Child Custody vs. Guardianship

AdoptionThe terms custody and guardianship are sometimes mistaken for each other. It’s important to understand the differences between these two legal terms in Arizona.

Child custody is determined in family court. Custody is an issue in a divorce, custody case, or abuse or neglect hearing. Custody of a child is generally given to a parent, close relative (such as a grandparent) or to the state.  Custody cases are brought by a parent, the state or someone who is in a parental role in the child’s life and are often high conflict matters resulting in a trial. The court makes all determinations about custody. Parents are generally granted physical custody, legal custody, or both. If a parent has physical custody (rights to spend time with the child), but not legal custody, he or she does not have the authority to make any important decisions about the child. Child custody is often modified as the child grows and as circumstances change.

Guardianship is often created when a child’s parent is unable to care for him or her (such as when a parent is out of the country or seriously ill for an extended time) and the child must live with someone else. Guardianships are also common in situations where a child lives away from his parents for the purpose of education or specific training (such as for sports). A guardian is given the legal authority to make decisions for the child about health, education, financial and daily life matters but is not considered to be a parent. Guardianship cases are generally submitted to Superior Court with the parents’ consent. If they are contested they are usually moved to a family court. Guardians must have ongoing contact with the court to provide a report about the child. Guardianship is generally not modified, but it can be reversed when a parent is again able to care for the child.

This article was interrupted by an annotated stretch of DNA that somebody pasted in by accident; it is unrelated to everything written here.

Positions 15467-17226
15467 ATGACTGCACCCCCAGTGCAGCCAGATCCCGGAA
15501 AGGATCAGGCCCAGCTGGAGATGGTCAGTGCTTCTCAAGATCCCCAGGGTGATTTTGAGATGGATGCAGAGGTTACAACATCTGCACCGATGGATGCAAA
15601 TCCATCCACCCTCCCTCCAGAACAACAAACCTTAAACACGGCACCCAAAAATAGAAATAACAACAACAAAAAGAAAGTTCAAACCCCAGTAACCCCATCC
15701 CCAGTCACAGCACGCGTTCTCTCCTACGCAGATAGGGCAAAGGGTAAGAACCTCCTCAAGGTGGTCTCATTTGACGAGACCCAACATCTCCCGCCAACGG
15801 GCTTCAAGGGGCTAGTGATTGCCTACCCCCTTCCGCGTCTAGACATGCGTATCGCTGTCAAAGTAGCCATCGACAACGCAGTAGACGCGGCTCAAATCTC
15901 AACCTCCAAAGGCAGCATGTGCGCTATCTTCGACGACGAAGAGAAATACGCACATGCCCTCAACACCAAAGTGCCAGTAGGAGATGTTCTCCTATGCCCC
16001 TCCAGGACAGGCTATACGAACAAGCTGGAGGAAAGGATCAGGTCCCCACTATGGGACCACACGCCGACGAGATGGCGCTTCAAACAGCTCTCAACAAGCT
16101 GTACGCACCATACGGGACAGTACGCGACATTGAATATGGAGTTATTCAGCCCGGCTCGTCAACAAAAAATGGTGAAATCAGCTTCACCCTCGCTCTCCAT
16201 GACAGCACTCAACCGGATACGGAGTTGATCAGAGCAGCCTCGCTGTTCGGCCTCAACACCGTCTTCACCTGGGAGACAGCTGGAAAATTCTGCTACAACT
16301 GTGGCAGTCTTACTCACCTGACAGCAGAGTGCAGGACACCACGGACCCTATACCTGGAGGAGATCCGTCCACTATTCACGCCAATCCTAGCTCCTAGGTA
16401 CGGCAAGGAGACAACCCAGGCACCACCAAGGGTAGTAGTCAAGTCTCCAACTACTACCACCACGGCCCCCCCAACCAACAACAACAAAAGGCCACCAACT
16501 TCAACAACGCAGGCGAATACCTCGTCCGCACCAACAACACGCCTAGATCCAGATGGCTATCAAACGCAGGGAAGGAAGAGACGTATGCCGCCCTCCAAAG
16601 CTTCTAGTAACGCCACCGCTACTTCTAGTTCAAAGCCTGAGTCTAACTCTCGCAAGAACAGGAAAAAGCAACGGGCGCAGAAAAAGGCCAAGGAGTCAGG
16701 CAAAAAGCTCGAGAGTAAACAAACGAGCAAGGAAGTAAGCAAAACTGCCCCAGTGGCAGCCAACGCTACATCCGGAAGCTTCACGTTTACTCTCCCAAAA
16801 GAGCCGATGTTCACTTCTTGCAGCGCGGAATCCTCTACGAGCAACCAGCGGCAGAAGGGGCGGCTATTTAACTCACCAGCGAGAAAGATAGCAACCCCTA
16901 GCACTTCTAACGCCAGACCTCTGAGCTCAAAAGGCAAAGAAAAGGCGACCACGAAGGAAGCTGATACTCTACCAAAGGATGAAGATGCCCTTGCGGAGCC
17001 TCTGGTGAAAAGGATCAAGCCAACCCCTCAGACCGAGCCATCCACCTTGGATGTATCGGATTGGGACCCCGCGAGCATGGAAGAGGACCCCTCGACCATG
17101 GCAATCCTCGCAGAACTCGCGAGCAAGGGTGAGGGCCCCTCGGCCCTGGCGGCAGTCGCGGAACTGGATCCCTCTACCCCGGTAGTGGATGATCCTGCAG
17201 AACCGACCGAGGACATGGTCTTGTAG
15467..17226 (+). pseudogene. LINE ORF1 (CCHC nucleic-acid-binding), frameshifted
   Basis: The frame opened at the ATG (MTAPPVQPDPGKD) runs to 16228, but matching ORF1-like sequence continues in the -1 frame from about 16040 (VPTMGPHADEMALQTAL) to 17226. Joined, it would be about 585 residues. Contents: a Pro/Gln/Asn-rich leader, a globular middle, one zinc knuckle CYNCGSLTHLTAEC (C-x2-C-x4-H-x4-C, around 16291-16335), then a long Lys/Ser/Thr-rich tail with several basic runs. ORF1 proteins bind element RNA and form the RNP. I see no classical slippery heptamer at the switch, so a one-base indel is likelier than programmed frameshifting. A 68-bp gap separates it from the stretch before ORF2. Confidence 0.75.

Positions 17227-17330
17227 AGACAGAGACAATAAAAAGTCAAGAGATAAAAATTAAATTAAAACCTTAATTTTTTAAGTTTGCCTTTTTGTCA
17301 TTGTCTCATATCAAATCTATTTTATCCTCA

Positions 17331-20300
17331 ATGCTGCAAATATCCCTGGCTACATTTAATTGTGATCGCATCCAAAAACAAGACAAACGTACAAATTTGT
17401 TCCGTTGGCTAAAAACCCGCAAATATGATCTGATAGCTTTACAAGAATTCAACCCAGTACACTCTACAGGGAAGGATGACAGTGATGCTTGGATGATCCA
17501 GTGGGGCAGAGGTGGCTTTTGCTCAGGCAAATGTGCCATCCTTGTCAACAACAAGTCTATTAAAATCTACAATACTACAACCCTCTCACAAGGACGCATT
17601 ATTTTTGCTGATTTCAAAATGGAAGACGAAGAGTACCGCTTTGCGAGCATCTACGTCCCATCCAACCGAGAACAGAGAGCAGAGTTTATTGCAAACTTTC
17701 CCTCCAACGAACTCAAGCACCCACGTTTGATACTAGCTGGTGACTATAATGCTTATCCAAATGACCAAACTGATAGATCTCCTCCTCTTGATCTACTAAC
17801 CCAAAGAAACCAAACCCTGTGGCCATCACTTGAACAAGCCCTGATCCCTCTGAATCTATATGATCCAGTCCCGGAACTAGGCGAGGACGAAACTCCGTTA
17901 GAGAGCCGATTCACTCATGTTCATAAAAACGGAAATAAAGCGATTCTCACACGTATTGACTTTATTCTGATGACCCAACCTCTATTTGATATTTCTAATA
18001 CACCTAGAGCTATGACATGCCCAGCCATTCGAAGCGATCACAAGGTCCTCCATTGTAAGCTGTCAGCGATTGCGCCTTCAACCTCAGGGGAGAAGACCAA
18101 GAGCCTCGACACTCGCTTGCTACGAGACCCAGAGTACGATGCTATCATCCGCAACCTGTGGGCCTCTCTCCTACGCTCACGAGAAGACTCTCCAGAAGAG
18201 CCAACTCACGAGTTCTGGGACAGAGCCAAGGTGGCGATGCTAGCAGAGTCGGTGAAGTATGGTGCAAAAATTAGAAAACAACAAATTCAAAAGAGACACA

Call the Sampair Group with your questions about child custody. We are located in Maricopa County, Arizona and are ready to work with you. Make an appointment today.